Between following the news, scrolling through Instagram, and working on your computer, you’re probably racking up the screen time during quarantine. When you’re ready for a break and want to settle in with a good old-fashioned book, we’ve you covered.
We chatted with Hudson Valley bookstore owners and employees to get their top book recommendations for quarantine.
Oblong Books is offering online ordering and free shipping. They are also selling $50 and $100 mystery book bundles.
1. Enter the Aardvark
I'd pick Enter the Aardvark by Jessica Anthony, which went on sale last week. This hilarious story starts with an up-and-coming (closeted gay) young Republican congressman discovering a taxidermied aardvark on his front stoop. How did it get there? Why? Jessica Anthony weaves this tale along with the story of the taxidermist who stuffed the aardvark in Victorian England. This book is so smart and funny—it's my top recommendation for reading during quarantine! One of my favorite novels of 2020 so far!
—Suzanna Herman, Oblong Books & Music
Half Moon Books
Half Moon Books is accepting payment for books over Venmo and Paypal, offering free local delivery, or charging a small shipping fee for farther destinations. The shop is also on AbeBooks, eBay, and Amazon.
2. A Tale of Two Cities
I don't usually re-read books, there is too much I've yet to read, but right now I am revisiting A Tale of Two Cities. I think this is a great time to tackle a classic because for some people the language requires a little more concentration. You find yourself exerting forgotten mental muscles when you are no longer quite fluent with 19th-century writers.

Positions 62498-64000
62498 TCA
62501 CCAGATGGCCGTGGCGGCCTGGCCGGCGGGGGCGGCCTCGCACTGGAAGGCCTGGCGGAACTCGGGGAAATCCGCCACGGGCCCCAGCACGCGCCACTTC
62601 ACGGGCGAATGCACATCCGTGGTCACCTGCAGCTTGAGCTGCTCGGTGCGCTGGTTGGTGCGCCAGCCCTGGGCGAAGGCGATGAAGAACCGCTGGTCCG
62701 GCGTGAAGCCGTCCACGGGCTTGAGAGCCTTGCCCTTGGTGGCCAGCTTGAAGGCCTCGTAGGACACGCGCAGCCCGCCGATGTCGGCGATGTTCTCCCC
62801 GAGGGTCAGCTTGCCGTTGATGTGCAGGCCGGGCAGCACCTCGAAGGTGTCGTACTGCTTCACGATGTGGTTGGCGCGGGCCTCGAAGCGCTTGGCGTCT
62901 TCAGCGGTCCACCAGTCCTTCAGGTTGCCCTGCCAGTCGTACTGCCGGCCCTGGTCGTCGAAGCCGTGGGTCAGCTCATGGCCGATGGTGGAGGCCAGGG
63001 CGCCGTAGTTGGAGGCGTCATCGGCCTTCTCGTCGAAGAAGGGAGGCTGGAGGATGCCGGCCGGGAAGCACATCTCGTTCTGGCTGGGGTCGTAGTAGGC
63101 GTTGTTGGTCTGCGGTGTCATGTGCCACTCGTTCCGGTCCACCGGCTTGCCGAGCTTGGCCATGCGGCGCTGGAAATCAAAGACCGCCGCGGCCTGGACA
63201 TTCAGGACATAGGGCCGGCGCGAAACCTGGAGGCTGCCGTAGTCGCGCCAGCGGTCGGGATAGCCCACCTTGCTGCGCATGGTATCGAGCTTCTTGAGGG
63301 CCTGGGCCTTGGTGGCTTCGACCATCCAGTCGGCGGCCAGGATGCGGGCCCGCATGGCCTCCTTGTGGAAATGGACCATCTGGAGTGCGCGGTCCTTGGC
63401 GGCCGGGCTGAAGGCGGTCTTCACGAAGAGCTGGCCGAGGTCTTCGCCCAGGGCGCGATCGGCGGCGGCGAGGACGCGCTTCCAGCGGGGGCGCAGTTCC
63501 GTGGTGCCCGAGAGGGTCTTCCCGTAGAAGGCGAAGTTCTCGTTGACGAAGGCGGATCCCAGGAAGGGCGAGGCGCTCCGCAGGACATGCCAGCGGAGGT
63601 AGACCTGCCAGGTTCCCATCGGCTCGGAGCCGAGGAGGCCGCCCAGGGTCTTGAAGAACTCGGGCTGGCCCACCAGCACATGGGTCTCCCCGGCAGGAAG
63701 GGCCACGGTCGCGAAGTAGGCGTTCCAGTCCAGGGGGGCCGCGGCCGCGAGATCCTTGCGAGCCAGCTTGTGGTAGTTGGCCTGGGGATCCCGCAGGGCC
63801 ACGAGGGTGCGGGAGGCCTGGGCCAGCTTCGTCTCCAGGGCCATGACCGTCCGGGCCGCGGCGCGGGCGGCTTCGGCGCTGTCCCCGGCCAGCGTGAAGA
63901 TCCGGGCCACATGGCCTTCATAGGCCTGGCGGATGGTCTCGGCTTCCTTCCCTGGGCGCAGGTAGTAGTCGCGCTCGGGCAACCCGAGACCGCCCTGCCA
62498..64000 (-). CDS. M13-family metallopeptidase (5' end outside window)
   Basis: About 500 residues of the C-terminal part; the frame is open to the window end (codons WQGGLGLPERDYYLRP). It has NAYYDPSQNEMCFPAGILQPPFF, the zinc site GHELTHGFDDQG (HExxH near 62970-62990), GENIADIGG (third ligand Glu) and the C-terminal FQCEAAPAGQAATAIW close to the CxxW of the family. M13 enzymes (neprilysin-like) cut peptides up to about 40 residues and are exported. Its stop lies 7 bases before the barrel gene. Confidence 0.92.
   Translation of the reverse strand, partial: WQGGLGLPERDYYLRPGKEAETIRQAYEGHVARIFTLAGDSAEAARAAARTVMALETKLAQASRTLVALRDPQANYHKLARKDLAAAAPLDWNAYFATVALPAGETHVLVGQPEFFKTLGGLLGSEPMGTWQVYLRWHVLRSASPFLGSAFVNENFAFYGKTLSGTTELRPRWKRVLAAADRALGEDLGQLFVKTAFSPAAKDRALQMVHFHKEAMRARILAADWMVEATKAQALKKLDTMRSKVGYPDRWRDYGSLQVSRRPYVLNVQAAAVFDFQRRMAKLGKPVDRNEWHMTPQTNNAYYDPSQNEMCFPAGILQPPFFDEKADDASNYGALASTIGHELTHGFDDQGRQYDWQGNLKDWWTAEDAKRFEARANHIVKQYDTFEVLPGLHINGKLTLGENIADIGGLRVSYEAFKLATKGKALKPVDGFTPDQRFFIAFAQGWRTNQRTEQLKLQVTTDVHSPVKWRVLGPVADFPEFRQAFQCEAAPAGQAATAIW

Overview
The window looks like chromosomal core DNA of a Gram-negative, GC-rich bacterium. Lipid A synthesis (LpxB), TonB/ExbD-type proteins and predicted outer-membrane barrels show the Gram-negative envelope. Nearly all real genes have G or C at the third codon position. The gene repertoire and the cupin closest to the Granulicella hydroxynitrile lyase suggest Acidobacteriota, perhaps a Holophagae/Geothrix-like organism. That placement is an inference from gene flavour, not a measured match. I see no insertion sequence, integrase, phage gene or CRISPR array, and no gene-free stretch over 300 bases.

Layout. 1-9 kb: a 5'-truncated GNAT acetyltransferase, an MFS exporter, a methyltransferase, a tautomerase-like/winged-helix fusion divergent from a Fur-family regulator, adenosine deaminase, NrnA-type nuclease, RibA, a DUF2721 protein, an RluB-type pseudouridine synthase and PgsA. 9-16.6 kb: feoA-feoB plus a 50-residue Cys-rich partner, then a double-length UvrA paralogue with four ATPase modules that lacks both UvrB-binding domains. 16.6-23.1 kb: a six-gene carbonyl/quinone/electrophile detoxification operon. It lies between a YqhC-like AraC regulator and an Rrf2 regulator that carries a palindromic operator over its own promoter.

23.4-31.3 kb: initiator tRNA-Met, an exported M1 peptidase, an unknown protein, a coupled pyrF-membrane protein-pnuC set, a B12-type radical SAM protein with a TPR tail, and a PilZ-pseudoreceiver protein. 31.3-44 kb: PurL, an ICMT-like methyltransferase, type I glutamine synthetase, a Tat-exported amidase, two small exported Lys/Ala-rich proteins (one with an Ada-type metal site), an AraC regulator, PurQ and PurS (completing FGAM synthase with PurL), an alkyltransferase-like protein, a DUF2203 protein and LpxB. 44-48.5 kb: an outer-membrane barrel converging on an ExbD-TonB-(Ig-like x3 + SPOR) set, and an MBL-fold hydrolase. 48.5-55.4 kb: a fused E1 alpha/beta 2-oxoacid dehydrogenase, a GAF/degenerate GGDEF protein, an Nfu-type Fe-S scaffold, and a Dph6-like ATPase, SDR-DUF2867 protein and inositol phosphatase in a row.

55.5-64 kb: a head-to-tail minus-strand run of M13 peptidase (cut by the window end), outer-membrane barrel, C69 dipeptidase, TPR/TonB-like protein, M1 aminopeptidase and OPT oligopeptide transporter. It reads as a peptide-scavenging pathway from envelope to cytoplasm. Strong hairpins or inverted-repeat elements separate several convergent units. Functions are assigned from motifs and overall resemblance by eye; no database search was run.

3. Essays OneI'm also reading Lydia Davis's essays about writing, which, in a way, are as much about reading. I'm kinda always falling in love with reading!
—Jessica Dupont, Half Moon Books
Magpie Books, which specializes in "nearly new" books in Catskill, is offering curbside pickup as well as domestic media mail shipping. They are posting book bundles daily on their Instagram page.
4. The Year of Magical Thinking
This Joan Didion classic is a transcendent memoir about life and death and human resiliency. We are all so much stronger than we think.
—Kristi Gibson, Magpie Books
Postmark Books, a florist/bookstore combo in Rosendale, offers online ordering available with free national shipping.
5. Here for It
You're home alone, a little uneasy, and all you want is to hear from a funny, smart, compassionate, kind-hearted friend who always knows just the right thing to say. Open Here for It to any chapter, and that's what you'll get! I've been following R. Eric Thomas ever since his blow-up Facebook post four years ago about Barack Obama, Justin Trudeau, and Enrique Peña Nieto (you know the one— and if you don't, you'll be glad once you look it up!). This comic memoir distills his life story with some of his best writing on love, art, community, and politics into a joyous celebration of all of the above and more. Reading this is like sitting down for cheesecake in the Golden Girls' kitchen. It came out just in the nick of time.